To access the formation, mechanical punches produce one-quarter- to three-eighths-inch holes in the steel production casing. It is through these holes that pressurized jet streams of drilling fluid will create the fractures in the rock formation. Throughout the life of the well, pressure sensors are used to check for a firm seal. The well is then prepped for fracturing by cleaning out the casing with water. During the first release of fluid, considerable water and solids are produced. A temporary production facility is installed to separate the water from the solid waste. (The
composition of the fracturing fluid is discussed in more detail in Chapter 5.)
Mr. Cole stated that fracturing is an engineered process that takes into account the strengths and properties of the target rock formations. Understanding these properties makes the fracturing of rocks predictable and consistent. Microseismic listening techniques are used as fracturing fluids are pumped into a well. The sound of rock breaking is an indication of where activity is happening underground. This technique is used to optimize gas development, because it allows the engineers to know the orientation and length of the fractures. Further, as more wells are drilled, this information helps to plan for future well placement. One of the side benefits is that microseismic events allow for a company to have an indication of dimension. After the gas or oil is extracted, it is transported via pipeline.
The primary concerns in the development of these wells are ensuring that groundwater is protected and that gas and oil are not lost during the process, said Mr. Cole. Fracturing activity takes place thousands of feet from freshwater, and securing the casing with cements helps maintain isolation from drinking water sources. Transparency of information about hydraulic fracturing is also an important consideration. Websites such as Fracfocus.org, a chemical disclosure registry operated by the Groundwater Protection Council, provide a voluntary reporting site for each well (GWPC and IOGCC, 2013). Mr. Cole stated that Shell has reported every well since January 2011 and sees these efforts as best practices for the industry. Additionally, Mr. Cole reported that Shell operates under a series of principles to
- ensure the safety of workers and well integrity,
- conduct operations to protect groundwater and reduce water use as reasonably practicable,
- protect air quality and control fugitive emissions,
- work to reduce the operational footprint, and
- engage with local communities regarding socioeconomic impacts that may arise from Shell operations.
Following Mr. Cole’s presentation, Roundtable and audience members were invited to ask questions. Christopher Portier began by asking if Shell has ever done a health impact assessment for shale gas extraction, to which Mr. Cole replied “yes.” Bernard Goldstein asked if the tremendous increase in the ability to extract natural gas would continue, and if states that began these activities earlier are receiving as much economic benefit as those that waited for improved extraction technologies. Mr. Cole replied that it has always been known that these resources existed, and only recently was it learned that it could be turned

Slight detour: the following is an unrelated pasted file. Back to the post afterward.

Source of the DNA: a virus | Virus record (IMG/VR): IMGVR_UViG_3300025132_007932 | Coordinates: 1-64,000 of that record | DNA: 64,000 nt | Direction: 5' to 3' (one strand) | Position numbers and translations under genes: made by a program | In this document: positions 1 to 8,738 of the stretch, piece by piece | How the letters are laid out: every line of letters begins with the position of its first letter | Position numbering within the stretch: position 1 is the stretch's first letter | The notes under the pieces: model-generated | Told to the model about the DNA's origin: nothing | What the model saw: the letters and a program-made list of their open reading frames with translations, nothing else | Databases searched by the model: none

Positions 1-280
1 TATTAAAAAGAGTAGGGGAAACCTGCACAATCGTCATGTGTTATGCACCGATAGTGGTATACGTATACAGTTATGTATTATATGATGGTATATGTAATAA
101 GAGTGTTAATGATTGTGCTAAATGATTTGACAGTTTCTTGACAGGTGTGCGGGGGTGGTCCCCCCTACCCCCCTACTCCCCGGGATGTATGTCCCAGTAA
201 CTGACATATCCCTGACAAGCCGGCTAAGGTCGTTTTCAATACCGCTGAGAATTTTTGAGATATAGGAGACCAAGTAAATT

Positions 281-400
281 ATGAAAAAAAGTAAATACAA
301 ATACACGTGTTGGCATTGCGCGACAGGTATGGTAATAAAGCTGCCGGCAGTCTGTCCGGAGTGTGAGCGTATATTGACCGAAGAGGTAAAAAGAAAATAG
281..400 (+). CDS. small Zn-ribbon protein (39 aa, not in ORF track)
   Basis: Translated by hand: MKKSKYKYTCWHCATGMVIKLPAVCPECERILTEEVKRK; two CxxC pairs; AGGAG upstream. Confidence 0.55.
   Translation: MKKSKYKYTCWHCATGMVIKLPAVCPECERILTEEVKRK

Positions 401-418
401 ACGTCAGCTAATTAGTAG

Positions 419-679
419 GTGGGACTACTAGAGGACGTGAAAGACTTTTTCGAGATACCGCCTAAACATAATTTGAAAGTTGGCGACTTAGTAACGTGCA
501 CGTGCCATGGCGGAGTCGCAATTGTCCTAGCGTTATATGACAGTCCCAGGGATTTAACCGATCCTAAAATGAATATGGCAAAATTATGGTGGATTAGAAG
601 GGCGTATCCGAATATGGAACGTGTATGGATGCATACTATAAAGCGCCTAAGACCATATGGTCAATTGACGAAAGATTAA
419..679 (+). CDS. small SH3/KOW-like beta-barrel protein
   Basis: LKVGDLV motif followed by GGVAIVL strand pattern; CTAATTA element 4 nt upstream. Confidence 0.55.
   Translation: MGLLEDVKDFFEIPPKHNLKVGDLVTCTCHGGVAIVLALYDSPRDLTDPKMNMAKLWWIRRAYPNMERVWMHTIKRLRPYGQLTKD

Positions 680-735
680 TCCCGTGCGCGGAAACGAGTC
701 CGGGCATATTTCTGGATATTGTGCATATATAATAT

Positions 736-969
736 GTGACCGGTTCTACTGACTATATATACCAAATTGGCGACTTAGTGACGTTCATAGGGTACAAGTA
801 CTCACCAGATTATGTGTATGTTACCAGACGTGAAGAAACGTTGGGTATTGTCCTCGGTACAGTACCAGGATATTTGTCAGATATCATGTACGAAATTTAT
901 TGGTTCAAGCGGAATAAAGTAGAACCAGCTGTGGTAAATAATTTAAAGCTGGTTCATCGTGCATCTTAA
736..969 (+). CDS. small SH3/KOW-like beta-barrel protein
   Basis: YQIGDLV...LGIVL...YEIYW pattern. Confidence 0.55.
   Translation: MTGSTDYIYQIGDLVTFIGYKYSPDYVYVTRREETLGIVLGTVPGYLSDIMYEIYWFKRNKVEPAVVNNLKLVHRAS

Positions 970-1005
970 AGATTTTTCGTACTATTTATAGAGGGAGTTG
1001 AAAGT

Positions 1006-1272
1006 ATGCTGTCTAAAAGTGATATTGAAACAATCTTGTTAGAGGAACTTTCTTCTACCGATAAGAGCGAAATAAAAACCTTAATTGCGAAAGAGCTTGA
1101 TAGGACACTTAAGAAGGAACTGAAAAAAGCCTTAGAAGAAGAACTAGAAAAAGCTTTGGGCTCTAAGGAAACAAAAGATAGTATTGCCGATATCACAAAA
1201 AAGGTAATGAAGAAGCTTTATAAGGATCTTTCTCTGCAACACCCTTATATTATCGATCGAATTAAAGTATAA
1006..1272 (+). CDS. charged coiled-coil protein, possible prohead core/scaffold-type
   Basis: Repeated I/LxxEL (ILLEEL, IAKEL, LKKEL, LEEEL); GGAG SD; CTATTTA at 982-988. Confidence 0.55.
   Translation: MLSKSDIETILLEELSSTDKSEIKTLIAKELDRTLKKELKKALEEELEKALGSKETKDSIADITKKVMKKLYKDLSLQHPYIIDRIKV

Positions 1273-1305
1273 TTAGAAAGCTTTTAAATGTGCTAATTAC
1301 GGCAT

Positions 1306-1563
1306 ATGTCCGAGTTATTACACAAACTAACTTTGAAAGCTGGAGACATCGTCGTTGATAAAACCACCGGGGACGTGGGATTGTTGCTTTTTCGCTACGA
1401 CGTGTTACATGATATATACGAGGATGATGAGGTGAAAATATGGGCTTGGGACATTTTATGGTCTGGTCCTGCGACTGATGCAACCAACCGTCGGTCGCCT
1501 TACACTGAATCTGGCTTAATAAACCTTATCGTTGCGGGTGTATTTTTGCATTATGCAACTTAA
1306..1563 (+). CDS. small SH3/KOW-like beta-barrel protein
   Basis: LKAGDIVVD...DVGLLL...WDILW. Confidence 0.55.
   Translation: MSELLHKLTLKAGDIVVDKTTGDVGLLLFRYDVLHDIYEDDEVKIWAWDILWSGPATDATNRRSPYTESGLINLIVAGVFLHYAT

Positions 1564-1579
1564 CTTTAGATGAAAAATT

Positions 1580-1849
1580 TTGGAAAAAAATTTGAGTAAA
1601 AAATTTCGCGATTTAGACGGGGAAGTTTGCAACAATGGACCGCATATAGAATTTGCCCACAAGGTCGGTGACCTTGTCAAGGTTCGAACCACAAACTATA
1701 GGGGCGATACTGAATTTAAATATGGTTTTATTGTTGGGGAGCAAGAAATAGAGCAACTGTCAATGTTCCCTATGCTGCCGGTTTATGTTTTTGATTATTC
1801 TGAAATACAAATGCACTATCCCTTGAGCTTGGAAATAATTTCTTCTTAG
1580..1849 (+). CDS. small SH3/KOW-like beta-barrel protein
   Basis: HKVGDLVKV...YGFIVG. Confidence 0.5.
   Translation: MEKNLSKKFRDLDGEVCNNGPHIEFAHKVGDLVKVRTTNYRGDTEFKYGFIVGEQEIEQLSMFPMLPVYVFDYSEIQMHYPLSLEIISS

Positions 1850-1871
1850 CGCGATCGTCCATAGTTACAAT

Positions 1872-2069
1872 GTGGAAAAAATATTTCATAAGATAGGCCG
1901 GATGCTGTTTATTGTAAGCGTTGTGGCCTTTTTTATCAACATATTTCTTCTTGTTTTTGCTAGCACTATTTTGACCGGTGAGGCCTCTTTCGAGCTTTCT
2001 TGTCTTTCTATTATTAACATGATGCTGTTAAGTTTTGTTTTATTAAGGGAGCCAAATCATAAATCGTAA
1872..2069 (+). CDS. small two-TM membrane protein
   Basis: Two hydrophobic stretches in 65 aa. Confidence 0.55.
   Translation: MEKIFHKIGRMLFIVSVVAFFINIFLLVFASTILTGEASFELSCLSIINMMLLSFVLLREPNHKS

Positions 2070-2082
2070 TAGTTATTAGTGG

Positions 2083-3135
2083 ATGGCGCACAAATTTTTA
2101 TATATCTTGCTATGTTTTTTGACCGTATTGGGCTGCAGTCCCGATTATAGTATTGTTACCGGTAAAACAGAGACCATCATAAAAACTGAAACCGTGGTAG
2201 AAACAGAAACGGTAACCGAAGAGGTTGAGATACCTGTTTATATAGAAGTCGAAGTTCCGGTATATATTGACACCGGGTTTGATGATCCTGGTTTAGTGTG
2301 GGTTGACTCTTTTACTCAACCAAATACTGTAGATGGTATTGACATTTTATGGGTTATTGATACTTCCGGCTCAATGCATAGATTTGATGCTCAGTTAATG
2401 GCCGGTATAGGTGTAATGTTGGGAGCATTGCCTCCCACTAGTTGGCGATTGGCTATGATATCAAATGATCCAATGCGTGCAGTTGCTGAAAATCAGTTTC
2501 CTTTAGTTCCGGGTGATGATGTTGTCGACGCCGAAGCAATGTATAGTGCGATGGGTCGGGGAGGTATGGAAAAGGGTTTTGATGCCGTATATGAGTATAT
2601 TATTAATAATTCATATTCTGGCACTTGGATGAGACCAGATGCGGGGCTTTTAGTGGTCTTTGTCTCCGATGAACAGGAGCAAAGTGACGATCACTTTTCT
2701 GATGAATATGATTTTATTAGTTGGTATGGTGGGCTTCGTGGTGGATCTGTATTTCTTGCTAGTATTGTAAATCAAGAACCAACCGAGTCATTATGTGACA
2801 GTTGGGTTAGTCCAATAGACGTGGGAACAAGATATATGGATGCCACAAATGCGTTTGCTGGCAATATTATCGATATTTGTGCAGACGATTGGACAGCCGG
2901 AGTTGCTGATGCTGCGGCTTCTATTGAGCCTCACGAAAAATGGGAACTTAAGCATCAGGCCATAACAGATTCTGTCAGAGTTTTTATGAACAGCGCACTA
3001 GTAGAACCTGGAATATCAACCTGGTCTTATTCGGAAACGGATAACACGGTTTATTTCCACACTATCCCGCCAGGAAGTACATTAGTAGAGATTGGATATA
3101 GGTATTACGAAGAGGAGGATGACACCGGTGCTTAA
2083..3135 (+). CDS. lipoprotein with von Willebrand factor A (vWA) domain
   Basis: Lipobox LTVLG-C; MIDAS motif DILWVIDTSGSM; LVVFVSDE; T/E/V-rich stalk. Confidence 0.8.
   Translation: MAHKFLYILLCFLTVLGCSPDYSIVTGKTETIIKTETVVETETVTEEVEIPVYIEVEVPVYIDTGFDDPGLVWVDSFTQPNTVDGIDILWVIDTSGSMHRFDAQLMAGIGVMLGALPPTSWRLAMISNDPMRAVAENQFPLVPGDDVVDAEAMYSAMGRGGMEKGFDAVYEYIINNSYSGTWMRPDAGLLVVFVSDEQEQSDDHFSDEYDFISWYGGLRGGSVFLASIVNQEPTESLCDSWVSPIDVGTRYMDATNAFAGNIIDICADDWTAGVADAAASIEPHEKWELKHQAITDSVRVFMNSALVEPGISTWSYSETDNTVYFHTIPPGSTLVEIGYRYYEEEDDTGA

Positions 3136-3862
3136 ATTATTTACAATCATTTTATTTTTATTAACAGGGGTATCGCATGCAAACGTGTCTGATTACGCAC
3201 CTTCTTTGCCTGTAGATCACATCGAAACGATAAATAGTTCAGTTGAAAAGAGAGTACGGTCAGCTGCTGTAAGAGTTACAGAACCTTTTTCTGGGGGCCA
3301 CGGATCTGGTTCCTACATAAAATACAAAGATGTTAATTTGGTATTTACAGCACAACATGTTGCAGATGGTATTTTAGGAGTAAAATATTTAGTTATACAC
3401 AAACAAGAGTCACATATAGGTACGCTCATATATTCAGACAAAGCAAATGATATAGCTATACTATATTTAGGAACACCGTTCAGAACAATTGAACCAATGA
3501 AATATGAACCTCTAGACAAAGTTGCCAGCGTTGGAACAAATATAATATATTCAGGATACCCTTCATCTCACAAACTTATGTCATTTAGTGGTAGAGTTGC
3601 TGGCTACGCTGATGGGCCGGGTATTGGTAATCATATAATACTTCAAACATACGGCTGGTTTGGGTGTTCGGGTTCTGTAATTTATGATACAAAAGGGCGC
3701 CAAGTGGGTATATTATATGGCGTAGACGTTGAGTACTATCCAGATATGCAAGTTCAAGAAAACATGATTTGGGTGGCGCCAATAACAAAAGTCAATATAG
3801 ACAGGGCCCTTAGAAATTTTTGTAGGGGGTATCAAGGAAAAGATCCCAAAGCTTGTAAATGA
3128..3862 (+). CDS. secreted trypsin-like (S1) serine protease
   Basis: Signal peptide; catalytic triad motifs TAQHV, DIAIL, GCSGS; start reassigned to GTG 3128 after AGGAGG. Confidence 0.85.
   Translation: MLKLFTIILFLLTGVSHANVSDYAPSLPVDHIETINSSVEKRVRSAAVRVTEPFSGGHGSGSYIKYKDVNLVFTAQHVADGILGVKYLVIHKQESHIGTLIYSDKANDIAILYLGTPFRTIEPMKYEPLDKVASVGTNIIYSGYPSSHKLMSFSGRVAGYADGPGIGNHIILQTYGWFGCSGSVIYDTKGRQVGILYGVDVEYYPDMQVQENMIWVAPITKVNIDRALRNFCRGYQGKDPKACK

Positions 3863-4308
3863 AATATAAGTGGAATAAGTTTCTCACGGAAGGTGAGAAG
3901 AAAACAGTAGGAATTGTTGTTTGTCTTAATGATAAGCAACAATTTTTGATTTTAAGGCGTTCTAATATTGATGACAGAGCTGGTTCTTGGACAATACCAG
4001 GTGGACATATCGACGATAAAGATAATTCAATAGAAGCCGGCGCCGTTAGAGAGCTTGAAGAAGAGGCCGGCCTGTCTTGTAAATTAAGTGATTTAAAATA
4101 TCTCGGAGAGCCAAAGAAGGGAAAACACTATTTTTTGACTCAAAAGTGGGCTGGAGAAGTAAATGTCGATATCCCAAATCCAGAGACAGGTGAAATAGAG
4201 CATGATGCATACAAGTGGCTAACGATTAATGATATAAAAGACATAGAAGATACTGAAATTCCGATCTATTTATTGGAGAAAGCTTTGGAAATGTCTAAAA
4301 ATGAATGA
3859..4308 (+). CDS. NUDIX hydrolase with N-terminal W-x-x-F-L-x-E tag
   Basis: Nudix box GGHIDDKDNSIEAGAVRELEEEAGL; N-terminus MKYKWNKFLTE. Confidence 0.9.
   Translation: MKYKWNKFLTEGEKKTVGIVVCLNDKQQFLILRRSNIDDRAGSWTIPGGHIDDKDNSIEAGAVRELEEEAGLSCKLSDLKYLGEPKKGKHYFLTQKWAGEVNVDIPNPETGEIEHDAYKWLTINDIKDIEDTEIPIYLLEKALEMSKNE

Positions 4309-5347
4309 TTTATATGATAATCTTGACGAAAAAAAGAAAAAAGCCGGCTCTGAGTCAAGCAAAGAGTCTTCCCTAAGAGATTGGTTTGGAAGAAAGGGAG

into reserves and, in turn, produced. Because development is ongoing and companies are continually evaluating and looking for more efficient ways to extract shale gas, there is likely no problem for states that started early. Richard Jackson asked for more details on what the wells are producing (i.e., oil) and how shale gas is extracted and removed from the sites. Cole described the process, which began with natural gas in the Barnett Shale and a movement toward oil-bearing shales, such as in North Dakota. The movement toward oil extraction is driven by price differentials on an energy basis between oil and gas. Natural gas and oil are both pipelined from the sites, though smaller developments can truck the resources out.
An audience member questioned if there was a consensus in the industry on what level of transparency they are willing to provide to the public on fracturing fluids. Mr. Cole reiterated that Fracfocus.org is a valuable source for such information, and has more than 70 different companies with 9,000 wells reporting to that database. Mr. Cole also mentioned that the service companies’ trade secrets may not allow complete reporting, but some states have required that this be reported to them in case they need to respond to a related problem. Most of the fracturing fluid chemicals are not secret, but the formulations of these chemicals are proprietary. Linda McCauley asked about the range of the size of the industry, particularly the number of smaller companies. Mr. Cole noted that major oil companies make up a small fraction of the overall oil produced in the United States, and that the industry is dominated by large independents. An audience member via webcast asked how many Marcellus Shale wells have been drilled in multiple directions, to which Mr. Cole replied that almost everything in the Marcellus Shale is horizontally drilled. Another audience member inquired further on the fluids used in fracturing and expressed concern about the composition of the fluids (e.g., if the chemicals are endocrine disruptors) and the protection of water. Mr. Cole restated that he is not an expert on the chemicals used in these fluids and could not speak to that, and that the real issue for safety is in isolating the fluids being pumped in and out and maintaining the well’s integrity. From Mr. Cole’s perspective, these issues of concern are not happening. In response to another question about how the target shale layer is drilled, Cole responded that directional drilling techniques allow the engineers to always know where the well is relative to the target location. In some cases, geosteering tools can be used.